Painting Kitchen Cabinets

This is one of the most requested articles that we've seen lately. We do not know why it has become popular lately but, nevertheless, here it is.

Let us start with a quick reality-check: Painting kitchen cabinets, especially those with very glossy finishes, does not produce a finish that is as durable as painting plain wood. The finish is fairly tough but will not resist forks, pans and other abuse often seen in kitchens. I let the paint dry for 6 hours and attempted to scratch it. I had to push my fingernail pretty hard (it hurt) against the finish to scratch it, but scratch it did. However, after 6 days, I could barely make a dent in it. If you are going to do this, try it in an inconspicuous place first.

If your cabinets have a high-gloss finish, you might have to use a deglosser in addition to the steps illustrated here. Parks makes one. You might also consider other alternatives.

High quality finish needs ample time to cure

High quality finish needs ample time to cure 

Level of Difficulty

Time Required:
 4 hours
 
 
Tools:
Quality paint brush
Screw driver

Materials:
Quality paint
Deglosser
Sand paper (320-400 grit)
Steel wool (fine and extra fine)
Paint thinner or mineral spirits
TSP or cleaner
Safety Precautions
Adequate ventilation required during and while paint is drying.

Clean Up

The first thing to do is to remove all of the hardware. Take off the hinges and handles. After you take off the handles, examine the area around where the hinge was. This will give you a good idea what you are up against. If there is a good-sized ring of crud around it, you are going to need plenty of elbow grease.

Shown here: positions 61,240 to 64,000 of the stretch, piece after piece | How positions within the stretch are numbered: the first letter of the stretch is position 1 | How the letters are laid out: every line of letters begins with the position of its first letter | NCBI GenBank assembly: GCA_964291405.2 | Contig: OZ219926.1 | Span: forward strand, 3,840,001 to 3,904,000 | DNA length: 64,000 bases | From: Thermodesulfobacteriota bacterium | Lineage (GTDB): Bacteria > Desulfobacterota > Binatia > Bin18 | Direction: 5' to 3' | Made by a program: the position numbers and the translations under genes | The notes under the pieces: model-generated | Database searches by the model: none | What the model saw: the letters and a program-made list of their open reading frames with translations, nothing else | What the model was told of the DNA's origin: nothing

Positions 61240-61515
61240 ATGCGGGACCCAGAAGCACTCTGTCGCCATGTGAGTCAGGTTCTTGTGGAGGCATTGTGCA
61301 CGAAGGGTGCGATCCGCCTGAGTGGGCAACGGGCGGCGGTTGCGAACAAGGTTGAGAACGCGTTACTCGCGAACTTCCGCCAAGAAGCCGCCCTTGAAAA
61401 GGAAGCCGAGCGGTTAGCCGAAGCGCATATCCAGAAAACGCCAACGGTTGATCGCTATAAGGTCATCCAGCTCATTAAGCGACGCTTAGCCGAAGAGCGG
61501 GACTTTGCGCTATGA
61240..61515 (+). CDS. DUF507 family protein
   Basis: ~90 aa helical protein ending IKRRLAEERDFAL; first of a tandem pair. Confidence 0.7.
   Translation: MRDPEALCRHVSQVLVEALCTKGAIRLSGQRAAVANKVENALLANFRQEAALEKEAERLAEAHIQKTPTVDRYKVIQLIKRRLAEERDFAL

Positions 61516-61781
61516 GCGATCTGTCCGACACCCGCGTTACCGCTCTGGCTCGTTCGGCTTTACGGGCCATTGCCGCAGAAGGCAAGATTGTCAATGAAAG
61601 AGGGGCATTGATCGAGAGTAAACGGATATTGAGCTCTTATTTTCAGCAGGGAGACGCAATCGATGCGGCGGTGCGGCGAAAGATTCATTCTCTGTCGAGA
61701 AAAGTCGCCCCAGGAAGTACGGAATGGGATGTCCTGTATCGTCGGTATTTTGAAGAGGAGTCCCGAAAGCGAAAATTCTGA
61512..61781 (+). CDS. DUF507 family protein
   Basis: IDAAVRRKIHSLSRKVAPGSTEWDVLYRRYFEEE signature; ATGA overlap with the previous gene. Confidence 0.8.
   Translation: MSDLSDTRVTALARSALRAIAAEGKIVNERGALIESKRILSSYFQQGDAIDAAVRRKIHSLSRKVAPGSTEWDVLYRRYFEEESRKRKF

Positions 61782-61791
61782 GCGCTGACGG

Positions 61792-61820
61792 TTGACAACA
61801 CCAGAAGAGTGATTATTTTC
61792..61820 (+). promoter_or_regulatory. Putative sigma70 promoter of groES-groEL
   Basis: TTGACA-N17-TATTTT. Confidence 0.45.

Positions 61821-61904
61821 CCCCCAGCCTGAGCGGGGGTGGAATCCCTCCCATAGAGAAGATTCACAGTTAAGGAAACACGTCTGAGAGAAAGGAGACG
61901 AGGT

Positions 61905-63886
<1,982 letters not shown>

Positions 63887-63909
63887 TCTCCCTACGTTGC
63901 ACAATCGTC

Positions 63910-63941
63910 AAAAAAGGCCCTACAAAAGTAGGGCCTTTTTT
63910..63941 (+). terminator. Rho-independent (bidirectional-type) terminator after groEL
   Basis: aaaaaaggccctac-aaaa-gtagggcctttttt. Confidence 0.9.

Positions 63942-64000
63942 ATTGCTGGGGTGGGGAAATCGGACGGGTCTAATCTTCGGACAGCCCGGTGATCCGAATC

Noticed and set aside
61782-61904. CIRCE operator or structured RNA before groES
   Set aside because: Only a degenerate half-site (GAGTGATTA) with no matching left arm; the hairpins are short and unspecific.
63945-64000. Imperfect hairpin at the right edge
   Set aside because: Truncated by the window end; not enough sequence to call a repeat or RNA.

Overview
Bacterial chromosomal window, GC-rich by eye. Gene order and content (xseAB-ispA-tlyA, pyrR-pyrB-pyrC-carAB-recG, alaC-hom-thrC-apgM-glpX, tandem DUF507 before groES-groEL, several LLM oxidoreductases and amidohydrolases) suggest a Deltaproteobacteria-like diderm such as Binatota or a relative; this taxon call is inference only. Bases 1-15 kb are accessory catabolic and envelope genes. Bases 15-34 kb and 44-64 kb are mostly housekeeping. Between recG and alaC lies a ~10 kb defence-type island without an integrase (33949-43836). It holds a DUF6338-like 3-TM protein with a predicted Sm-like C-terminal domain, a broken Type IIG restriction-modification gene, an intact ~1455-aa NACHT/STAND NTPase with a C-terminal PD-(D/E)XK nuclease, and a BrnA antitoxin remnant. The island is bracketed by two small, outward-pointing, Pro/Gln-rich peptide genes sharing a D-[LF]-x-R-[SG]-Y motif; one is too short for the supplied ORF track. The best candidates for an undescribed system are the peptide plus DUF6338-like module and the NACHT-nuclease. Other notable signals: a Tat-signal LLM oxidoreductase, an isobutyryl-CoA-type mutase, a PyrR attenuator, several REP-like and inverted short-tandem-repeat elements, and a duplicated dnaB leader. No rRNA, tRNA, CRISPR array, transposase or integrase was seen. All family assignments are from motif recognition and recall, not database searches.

Now you have to clean all of that crud up and remove any wax on the surface. We have found that TSP cleaner or mineral spirits give good results. If you use mineral spirits, do so with plenty of ventilation.

If using mineral spirits, dip the steel wool in the mineral spirits, wring it out slightly and then being scrubbing. Make sure that you scrub all areas. You need to remove the wax along with the dirt. If there is wax left on the surface, the primer and paint will not hold well to that area. Make sure that you clean the areas of the cabinet that you are going to paint as well. When done, wipe down the wood with a rag and set it aside to dry.

If you use TSP, employ a good scrub brush and plenty of elbow grease to get rid of the gunk.

Next, lightly sand all of the surfaces to be painted with 320-400 grit sandpaper. You do not need to sand down to bare wood. This will etch scratches into the finish and give the paint and primer something to hold onto. If the sandpaper starts to get loaded with gunk, you did not clean the cabinets completely. Using a rag, wipe down the doors and face frame to remove all dust.

Unscrew door handle

Unscrew door handle

Remove dirt and grime around handle

Remove dirt and grime around handle

Clean door with steel wool

Clean door with steel wool

Prime and Paint

Now you have to prime the surface. Use a good quality primer for this that is compatible with the top-coat you are going to use. Kilz and Zinnser are two manufactures that have web sites. Using a good quality trim or sash brush, apply the primer. Apply a good, smooth coat, being careful not to glop it on. Any lumps will show through the final coat(s). Following the label directions, let the primer dry completely. If there are uneven spots, it might be a good idea to lightly sand after it dries with a 400 grit paper.

After the primer has completely dried, apply the topcoat. We highly recommend a quality paint, it will help your finish last longer. In our photographs, we used a semi-gloss latex paint as it cleans easier. We also recommend that you scuff-sand before the second coat.

Apply prime coat

Apply prime coat

 

Finish with quality paint coat

Finish with quality paint coat